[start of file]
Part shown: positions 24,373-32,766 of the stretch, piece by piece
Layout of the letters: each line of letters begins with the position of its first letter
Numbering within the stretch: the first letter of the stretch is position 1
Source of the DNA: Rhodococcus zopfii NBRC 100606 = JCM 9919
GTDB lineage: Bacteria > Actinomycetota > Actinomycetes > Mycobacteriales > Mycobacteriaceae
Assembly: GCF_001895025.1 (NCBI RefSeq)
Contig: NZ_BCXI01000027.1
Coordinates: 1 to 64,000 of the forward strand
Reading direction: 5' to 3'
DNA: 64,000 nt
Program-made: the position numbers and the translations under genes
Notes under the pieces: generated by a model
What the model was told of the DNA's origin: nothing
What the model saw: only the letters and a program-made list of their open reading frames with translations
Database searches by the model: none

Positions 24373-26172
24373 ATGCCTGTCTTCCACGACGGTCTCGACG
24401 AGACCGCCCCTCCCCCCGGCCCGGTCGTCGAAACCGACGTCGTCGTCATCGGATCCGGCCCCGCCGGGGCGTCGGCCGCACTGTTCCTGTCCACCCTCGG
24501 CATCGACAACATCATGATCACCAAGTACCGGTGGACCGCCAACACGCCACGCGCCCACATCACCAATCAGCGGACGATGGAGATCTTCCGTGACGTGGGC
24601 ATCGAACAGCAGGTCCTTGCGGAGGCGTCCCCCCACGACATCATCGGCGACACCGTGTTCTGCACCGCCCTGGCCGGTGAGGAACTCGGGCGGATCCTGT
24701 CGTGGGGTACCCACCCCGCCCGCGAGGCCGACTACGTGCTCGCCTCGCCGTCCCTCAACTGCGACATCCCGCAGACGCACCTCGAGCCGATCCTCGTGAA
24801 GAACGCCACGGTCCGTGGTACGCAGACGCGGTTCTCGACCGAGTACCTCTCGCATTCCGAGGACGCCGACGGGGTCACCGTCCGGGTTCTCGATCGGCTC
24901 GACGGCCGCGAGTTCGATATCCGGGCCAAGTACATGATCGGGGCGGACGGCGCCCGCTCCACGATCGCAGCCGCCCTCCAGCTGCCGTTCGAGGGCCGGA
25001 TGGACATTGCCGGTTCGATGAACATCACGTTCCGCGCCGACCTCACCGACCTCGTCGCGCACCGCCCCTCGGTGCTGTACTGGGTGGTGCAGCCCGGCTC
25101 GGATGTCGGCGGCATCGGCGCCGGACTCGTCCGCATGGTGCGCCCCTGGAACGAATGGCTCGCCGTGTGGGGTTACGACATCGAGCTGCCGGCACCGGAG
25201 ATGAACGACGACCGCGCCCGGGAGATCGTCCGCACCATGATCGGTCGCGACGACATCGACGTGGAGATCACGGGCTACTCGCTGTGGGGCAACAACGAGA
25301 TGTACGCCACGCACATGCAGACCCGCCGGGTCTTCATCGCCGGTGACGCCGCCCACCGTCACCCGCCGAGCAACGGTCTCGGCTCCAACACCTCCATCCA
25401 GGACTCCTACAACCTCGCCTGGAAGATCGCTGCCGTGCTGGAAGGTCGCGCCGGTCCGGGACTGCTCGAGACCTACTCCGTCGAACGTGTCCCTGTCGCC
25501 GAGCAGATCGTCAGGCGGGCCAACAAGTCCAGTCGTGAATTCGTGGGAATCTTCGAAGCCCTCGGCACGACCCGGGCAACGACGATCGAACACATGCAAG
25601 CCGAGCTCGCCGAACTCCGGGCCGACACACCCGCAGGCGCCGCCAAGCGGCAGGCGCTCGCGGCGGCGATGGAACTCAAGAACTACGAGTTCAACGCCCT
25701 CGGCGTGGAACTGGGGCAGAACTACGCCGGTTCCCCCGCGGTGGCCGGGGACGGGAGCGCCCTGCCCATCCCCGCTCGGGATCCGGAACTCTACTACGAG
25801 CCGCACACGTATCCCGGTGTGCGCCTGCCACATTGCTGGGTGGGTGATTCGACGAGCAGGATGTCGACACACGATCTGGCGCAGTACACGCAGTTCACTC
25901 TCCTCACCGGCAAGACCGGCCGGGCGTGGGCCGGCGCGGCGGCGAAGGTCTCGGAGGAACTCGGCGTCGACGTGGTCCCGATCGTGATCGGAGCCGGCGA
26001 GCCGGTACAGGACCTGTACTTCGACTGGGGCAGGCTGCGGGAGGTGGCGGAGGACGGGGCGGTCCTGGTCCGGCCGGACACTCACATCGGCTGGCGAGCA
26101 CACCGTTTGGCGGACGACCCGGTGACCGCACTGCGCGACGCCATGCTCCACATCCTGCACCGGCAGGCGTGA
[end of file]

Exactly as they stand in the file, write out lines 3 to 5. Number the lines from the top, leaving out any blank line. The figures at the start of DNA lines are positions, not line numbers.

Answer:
Numbering within the stretch: the first letter of the stretch is position 1
Source of the DNA: Rhodococcus zopfii NBRC 100606 = JCM 9919
GTDB lineage: Bacteria > Actinomycetota > Actinomycetes > Mycobacteriales > Mycobacteriaceae